Community structure refers to the organization of a biological assemblage based on numbers of individuals within different taxonomic groups and functional roles, and the underlying processes that maintain that organization. Numbers of species, their functional roles and relative abundances, and energy pathways through food webs are useful descriptors of community structure. The assembly and maintenance of a local community from a regional species pool results from the matching of individual species to available resources and habitats, influenced by disturbance and dispersal, and further modified by the internal dynamics of species interactions.

Local biological diversity is a subset of regional species richness, which in turn is a function of area, climate, and history. The number of species is greater in large river basins than smaller basins, and increases downstream partly due to the effect of increasing river size, and also because some species such as large river fishes are not adapted to smaller streams. Thus, species addition as well as replacement occurs along a river's length. Different geographic regions typically have their own distinctive biota, attesting to chance differences in the establishment and diversification of particular taxa and the local interplay of environmental and biological forces that direct evolutionary change. North America has nearly three times as many species of fishes as does Europe, and this is largely because the North American fauna had a much larger area free from glaciation and easier routes for recolo-nization, whereas mountain ranges running from east to west in Europe limited faunal dispersal routes. Although the historical biogeography of aquatic insects is less well known, diversity in major insect groups likewise shows continental-scale patterns such that certain groups are largely missing from some regional species pools. One of most general patterns in biogeography is for species richness to increase from high latitudes toward the tropics. Well documented for freshwater fishes, the existence of a latitudinal diversity gradient for aquatic insects is subject to debate.

The processes that influence the assembly and maintenance of local communities from their regional species pool include niche-based models that focus on the interplay between biotic interactions and abiotic forces, the habitat template model based on the association of species with habitat features, and disturbance models that emphasize the interplay between species interactions and variation in environmental factors that periodically reduce the abundance of some or all species in an assemblage. These are not mutually exclusive, and all can be incorporated into a framework that connects the regional to the local species pool through a hierarchical series of filters including landscape setting, resource and habitat conditions, environmental variability, and interactions with other species.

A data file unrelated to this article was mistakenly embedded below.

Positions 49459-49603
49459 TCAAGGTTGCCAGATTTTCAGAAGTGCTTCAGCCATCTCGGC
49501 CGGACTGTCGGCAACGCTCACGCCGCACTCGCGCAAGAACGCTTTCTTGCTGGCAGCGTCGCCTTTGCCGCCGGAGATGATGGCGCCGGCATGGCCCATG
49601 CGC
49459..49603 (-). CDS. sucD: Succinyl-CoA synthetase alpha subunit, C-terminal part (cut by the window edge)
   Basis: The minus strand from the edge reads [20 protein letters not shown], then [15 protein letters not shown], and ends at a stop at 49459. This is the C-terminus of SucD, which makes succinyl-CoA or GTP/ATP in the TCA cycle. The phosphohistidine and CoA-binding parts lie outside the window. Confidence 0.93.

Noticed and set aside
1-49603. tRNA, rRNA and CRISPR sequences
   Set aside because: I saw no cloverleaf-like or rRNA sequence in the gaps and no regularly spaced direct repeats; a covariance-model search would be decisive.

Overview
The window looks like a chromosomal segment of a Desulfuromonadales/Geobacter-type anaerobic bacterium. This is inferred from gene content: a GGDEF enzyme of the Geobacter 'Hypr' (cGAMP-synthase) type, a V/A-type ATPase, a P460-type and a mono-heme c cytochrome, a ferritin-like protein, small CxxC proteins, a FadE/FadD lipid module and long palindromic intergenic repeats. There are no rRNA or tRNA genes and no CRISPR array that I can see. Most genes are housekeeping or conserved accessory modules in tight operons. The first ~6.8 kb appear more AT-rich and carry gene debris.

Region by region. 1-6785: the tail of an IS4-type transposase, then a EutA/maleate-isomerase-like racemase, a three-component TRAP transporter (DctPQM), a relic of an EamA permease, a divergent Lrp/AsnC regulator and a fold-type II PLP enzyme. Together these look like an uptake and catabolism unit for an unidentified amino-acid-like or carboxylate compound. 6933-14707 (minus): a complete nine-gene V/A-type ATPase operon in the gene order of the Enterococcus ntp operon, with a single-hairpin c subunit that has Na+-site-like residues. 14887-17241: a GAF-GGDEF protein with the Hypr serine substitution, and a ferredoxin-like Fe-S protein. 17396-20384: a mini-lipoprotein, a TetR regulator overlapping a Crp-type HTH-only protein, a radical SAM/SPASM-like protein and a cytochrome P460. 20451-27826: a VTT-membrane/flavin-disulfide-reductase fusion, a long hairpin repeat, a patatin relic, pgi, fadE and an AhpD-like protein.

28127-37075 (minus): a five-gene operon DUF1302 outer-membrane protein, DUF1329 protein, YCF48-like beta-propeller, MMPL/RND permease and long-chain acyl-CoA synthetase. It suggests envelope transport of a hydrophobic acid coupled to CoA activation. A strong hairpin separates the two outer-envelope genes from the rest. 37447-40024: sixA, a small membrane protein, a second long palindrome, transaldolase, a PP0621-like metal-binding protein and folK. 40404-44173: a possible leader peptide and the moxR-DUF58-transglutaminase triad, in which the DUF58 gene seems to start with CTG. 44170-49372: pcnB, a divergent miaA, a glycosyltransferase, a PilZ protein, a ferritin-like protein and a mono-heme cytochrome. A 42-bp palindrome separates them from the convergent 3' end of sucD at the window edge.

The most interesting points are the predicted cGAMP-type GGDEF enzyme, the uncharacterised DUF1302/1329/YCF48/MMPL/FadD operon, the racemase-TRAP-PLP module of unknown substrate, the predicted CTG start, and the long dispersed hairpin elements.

Disturbance, usually associated with hydrolog-ic variability as well as temperature extremes, pathogen outbreaks, sediment pulses, and species invasions, is an important force structuring stream communities. Streams experiencing environmental conditions that are persistently or very frequently harsh are likely to support fewer species than would be found in more benign environments. But because species vary in their resistance to disturbance and in their rates of recolonization and recovery, disturbance can ameliorate strong biological interactions and help to maintain populations of species that might otherwise be eliminated by their consumers or competitors. When floods or droughts occur with unpredictable regularity, characteristic flow regimes can be shown to determine community composition, the dominant interaction pathways, and organic matter dynamics.

The network of interactions portrayed in a food web provides the most complete yet succinct visual summary of a biological community. Identification of all links, although rarely achieved, serves as a useful reminder of the potential complexity within biological communities. Most energy flows through a subset of species, and typically it is the common species that dominate energy pathways. Food web studies reveal that exchanges of energy among ecosystems can have profound effects on both energy pathways and species interactions. These subsidies include allochthonous litter inputs, the exchange of invertebrates between the stream ecosystem and the terrestrial riparian zone, and upstream-downstream transfers due to water flows and the migrations of fishes. Because the magnitude and nature of subsidies varies with longitudinal position and the surrounding terrestrial ecosystem, the network of interacting species within stream ecosystems is strongly influenced by landscape setting. The loss of species due to human activities is an increasingly serious concern, and raises the possibility that simplified communities may become less productive and less resilient.

Chapter eleven

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